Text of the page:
If the West did bomb Iran’s nuclear plant

The new study provides the only available scientific predictions to date about what a nuclear attack in the Middle East might actually mean.  Dallas, who was previously the director of the Center for Mass Destruction Defense at the Centers for Disease Control and Prevention, is quick to point out that the study received no U.S. government funding or oversight.  “No one wanted this research to happen,” he adds.

Who Will Drop the Next Nuclear Bomb? We ignore the ever-growing global arsenal of nuclear weapons at our peril. The Nation,  Nick Turse   May 13, 2013   “……. Iranian cities — owing to geography, climate, building construction, and population densities — are particularly vulnerable to nuclear attack, according to a new study, “Nuclear War Between Israel and Iran: Lethality Beyond the Pale,” published in the journal Conflict & Health by researchers from the University of Georgia and Harvard University. It is the first publicly released scientific assessment of what a nuclear attack in the Middle East might actually mean for people in the region.

Its scenarios are staggering.  An Israeli attack on the Iranian capital of Tehran using five 500-kiloton weapons would, the study estimates, kill seven million people — 86% of the population — and leave close to 800,000 wounded.  A strike with five 250-kiloton weapons would kill an estimated 5.6 million and injure 1.6 million, according to predictions made using an advanced software package designed to calculate mass casualties from a nuclear detonation.

Estimates of the civilian toll in other Iranian cities are even more horrendous.  A nuclear assault on the city of Arak, the site of a heavy water plant central to Iran’s nuclear program, would potentially kill 93% of its 424,000 residents.  Three 100-kiloton nuclear weapons hitting the Persian Gulf port of Bandar Abbas would slaughter an estimated 94% of its 468,000 citizens, leaving just 1% of the population uninjured.  A multi-weapon strike on Kermanshah, a Kurdish city with a population of 752,000, would result in an almost unfathomable 99.9% casualty rate.

Cham Dallas, the director of the Institute for Health Management and Mass Destruction Defense at the University of Georgia and lead author of the study, says that the projections are the most catastrophic he’s seen in more than 30 years analyzing weapons of mass destruction and their potential effects.  “The fatality rates are the highest of any nuke simulation I’ve ever done,” he told me by phone from the nuclear disaster zone in Fukushima, Japan, where he was doing research.  “It’s the perfect storm for high fatality rates.”

Israel has never confirmed or denied possessing nuclear weapons, but is widelyknown to have up to several hundred nuclear warheads in its arsenal.  Iran has no nuclear weapons and its leaders claim that its nuclear program is for peaceful civilian purposes only.  Published reports suggest that American intelligence agencies and Israel’s intelligence service are in agreement: Iran suspended its nuclear weapons development program in 2003. ……

According to Dallas and his colleagues, the marked disparity between estimated fatalities in Israel and Iran can be explained by a number of factors.  As a start, Israel is presumed to have extremely powerful nuclear weapons and sophisticated delivery capabilities including long-range Jericho missiles, land-based cruise missiles, submarine-launched missiles, and advanced aircraft with precision targeting technology…….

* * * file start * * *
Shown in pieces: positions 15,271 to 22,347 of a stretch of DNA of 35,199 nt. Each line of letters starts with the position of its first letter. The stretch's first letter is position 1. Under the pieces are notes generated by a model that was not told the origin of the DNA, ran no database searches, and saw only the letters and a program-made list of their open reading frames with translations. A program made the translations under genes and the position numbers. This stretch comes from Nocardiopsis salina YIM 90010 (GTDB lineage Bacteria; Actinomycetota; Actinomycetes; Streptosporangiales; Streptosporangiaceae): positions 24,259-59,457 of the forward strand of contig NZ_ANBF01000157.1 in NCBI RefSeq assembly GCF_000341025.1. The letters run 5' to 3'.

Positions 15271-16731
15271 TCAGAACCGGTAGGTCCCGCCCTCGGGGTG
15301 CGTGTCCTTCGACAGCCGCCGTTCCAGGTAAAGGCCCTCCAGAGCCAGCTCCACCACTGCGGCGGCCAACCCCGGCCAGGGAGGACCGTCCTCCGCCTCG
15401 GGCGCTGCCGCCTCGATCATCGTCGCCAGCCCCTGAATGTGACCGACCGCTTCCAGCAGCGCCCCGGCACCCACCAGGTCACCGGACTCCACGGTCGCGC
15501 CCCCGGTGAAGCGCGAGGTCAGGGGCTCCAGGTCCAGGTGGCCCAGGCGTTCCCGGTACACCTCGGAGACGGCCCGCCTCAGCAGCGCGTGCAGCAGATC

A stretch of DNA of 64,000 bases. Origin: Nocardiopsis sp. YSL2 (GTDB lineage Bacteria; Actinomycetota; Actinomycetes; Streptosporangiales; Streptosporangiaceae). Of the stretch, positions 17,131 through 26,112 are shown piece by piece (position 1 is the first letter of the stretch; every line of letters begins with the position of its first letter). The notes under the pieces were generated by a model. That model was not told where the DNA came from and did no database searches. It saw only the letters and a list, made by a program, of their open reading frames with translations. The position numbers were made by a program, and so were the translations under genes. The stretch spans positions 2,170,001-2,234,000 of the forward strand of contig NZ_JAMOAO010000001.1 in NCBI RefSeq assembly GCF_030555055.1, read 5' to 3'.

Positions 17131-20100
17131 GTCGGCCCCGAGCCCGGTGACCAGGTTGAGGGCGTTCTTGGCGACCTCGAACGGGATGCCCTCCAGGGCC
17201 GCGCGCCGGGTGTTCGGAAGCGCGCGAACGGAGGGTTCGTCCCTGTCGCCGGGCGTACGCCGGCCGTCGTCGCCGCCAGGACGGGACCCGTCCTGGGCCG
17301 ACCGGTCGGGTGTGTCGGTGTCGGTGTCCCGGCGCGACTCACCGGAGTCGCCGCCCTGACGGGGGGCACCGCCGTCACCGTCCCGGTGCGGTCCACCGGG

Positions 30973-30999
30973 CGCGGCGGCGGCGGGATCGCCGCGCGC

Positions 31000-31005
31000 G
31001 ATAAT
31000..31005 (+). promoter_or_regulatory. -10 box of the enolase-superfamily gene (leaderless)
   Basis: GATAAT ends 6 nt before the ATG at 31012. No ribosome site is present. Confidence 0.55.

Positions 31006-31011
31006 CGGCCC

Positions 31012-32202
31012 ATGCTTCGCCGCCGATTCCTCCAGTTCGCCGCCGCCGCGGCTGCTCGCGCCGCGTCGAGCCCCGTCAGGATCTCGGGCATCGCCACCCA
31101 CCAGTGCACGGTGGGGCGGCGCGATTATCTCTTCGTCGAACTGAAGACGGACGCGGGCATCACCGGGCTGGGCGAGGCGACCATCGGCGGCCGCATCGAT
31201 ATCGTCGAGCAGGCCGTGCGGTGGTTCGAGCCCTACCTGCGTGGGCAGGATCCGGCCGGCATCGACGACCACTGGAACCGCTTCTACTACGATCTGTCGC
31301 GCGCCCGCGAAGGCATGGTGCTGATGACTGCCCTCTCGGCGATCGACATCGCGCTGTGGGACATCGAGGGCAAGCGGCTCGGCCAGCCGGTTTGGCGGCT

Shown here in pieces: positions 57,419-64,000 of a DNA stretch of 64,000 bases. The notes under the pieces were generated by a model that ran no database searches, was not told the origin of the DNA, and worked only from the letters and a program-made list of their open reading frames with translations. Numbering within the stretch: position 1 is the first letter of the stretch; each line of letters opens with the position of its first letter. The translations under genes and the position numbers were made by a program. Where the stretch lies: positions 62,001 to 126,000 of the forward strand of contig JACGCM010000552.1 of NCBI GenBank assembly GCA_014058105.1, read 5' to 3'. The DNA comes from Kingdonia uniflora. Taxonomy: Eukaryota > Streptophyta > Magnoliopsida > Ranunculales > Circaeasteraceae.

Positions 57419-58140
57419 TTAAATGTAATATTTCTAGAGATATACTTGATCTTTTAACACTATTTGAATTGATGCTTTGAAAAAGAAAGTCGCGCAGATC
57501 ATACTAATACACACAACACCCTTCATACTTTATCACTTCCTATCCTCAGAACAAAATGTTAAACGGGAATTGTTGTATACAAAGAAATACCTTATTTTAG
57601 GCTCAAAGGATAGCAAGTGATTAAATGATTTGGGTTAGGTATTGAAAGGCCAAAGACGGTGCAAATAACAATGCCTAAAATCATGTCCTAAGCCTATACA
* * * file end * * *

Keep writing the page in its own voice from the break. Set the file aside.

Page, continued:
The number of fatalities at Hiroshima has been estimated at 140,000.  A nuclear attack on Nagasaki three days later is thought to have killed 70,000.  Today, according to Dallas, 15-kiloton nuclear weapons of the type used on Japan are referred to by experts as “firecracker nukes” due to their relative weakness.

In addition to killing more than 5.5 million people, a strike on Tehran involving five 250-kiloton weapons — each of them 16 times more powerful than thebomb dropped on Hiroshima — would result in an estimated 803,000 third-degree burn victims, with close to 300,000 others suffering second degree burns, and 750,000 to 880,000 people severely exposed to radiation. “Those people with thermal burns over most of their bodies we can’t help,” says Dallas.  “Most of these people are not going to survive… there is no saving them.  They’ll be in intense agony.”  As you move out further from the site of the blast, he says, “it actually gets worse.  As the damage decreases, the pain increases, because you’re not numb.”

In a best case scenario, there would be 1,000 critically injured victims for every surviving doctor but “it will probably be worse,” according to Dallas.  Whatever remains of Tehran’s healthcare system will be inundated with an estimated 1.5 million trauma sufferers.  In a feat of understatement, the researchers report that survivors “presenting with combined injuries including either thermal burns or radiation poisoning are unlikely to have favorable outcomes.” …..

The new study provides the only available scientific predictions to date about what a nuclear attack in the Middle East might actually mean.  Dallas, who was previously the director of the Center for Mass Destruction Defense at the Centers for Disease Control and Prevention, is quick to point out that the study received no U.S. government funding or oversight.  “No one wanted this research to happen,” he adds. http://www.thenation.com/article/174295/who-will-drop-next-nuclear-bomb#

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